OCONOMOWOC — With a strong commitment in providing rigorous and diverse programming, as well as authentic, real-life learning experiences to help students discover their own interests and passions, Oconomowoc High School held its first Career, College, and Life Readiness Day on Thursday.
In his monthly blog to students and their families, OHS Principal Jason Curtis stated he was excited how the daylong event would offer incredibly beneficial grade-level-specific opportunities to help students prepare for various post--secondary pathways. "This is shaping up to be an exciting day at OHS, and is just one way we will continue to help each 'Raccoon' become grounded in their values, committed to their purpose, and accountable to themselves and each other," wrote Curtis.
Jump-start to service
Nearly 400 freshmen participated in 15 different service learning projects, organized and facilitated by 25 OHS teachers and community members during the Career, College, and Life Readiness Day. "The purpose of the hands-on activities is to introduce our younger students to the concept of being engaged citizens by using their talents and interests to help others. We hope these types of experiences will inspire them to plan and lead future projects while they explore and discover their calling in life," explained Danielle Chaussee, OHS Spanish teacher.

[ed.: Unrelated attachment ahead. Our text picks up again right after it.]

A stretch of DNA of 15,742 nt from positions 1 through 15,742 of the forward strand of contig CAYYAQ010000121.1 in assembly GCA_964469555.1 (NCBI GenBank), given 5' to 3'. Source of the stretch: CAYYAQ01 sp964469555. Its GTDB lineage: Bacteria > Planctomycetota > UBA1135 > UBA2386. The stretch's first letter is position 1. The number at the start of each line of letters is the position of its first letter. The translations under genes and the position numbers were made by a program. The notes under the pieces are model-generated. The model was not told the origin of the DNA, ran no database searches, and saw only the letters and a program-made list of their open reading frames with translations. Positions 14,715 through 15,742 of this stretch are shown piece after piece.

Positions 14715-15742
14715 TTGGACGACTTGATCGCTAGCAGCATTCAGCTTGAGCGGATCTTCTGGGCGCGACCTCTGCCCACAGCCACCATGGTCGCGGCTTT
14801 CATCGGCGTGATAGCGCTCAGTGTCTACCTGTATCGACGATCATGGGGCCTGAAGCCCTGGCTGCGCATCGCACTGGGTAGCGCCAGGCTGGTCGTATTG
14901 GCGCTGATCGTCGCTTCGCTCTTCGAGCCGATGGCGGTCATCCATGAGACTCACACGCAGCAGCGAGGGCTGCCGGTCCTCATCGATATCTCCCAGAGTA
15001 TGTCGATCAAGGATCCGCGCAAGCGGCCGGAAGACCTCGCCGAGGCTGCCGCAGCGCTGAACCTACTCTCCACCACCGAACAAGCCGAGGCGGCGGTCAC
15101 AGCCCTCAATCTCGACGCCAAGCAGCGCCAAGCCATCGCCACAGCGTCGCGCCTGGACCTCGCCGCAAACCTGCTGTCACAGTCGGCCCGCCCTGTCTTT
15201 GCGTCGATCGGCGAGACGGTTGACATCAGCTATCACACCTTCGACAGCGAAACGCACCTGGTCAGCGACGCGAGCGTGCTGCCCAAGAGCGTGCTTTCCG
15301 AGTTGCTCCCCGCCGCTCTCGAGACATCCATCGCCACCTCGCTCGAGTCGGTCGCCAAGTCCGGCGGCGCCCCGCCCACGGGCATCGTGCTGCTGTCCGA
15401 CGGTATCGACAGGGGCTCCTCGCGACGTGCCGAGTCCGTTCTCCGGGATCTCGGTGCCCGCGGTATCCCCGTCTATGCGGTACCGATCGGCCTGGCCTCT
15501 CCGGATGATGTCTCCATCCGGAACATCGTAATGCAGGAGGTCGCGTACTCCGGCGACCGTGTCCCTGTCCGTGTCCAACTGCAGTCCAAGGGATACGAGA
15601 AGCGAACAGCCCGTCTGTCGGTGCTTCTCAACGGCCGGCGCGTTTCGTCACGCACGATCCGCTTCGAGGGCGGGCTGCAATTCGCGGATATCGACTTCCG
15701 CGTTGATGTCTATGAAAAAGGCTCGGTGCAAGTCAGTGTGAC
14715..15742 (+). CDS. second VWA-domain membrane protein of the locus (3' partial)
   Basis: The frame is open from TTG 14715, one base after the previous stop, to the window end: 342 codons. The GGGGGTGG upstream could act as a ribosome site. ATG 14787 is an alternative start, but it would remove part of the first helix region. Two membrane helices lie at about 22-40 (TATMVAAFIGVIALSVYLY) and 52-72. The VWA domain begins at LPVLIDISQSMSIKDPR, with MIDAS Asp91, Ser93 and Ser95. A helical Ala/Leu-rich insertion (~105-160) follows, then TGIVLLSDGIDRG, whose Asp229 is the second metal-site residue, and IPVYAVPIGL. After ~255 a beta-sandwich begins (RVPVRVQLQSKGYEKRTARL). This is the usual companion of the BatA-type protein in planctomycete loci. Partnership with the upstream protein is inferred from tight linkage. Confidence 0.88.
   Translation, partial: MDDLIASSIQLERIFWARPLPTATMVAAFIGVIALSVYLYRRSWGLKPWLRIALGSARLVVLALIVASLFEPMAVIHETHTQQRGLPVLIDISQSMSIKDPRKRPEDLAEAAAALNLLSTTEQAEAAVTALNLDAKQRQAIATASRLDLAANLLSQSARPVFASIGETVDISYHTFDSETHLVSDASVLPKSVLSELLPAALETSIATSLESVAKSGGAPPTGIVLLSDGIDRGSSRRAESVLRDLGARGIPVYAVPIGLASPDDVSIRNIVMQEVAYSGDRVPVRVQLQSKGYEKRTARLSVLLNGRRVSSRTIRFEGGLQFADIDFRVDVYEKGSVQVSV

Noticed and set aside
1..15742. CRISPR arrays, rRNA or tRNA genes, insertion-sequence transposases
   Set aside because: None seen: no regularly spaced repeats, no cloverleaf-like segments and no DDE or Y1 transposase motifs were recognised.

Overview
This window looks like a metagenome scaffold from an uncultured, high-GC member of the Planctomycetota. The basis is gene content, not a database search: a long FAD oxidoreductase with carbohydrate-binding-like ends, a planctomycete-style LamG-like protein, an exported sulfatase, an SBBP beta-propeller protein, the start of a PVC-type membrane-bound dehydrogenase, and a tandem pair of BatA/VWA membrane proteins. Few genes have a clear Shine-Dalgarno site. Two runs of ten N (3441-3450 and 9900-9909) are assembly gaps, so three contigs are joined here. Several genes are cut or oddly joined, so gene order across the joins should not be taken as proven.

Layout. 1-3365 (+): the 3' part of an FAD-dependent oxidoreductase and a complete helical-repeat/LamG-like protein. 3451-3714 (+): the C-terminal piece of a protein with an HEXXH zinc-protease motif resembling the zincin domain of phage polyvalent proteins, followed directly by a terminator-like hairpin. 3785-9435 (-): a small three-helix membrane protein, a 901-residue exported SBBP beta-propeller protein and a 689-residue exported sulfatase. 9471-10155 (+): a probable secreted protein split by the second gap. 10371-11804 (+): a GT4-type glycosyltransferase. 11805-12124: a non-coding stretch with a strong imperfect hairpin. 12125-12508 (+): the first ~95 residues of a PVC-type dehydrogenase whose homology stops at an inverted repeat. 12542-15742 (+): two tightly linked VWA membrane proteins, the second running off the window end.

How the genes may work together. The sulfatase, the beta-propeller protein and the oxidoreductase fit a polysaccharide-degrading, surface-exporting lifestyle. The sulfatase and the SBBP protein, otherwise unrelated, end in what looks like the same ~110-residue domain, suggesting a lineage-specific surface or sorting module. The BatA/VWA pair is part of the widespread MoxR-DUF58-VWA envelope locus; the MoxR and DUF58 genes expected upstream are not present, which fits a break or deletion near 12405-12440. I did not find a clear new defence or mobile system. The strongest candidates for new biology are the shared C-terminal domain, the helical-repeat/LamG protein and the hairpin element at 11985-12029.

Some examples of projects included writing letters to members of the military serving abroad, singing and dancing with Azura Memory Care residents, sewing reusable shopping bags (Boomerang Bags), trout stream habitat rehabilitation, making dog/cat toys for HAWS, friendship bracelets and card making for cancer patients through Tricia's Troops Cancer Connection, cleaning up nearby lawns for senior citizens, and much more.
Kristine Weiss teaches French at OHS and advised the students involved with transforming hundreds of donated cotton T-shirts into reusable diapers for families in Guatemala through the Divine Mercy Diaper Ministry.
"Today's service projects gave our students an opportunity to learn about ways they can help others. Volunteer work is also a crucial component of a student's resume, which is something we are encouraging our students to think about as they plan for their future," said Weiss.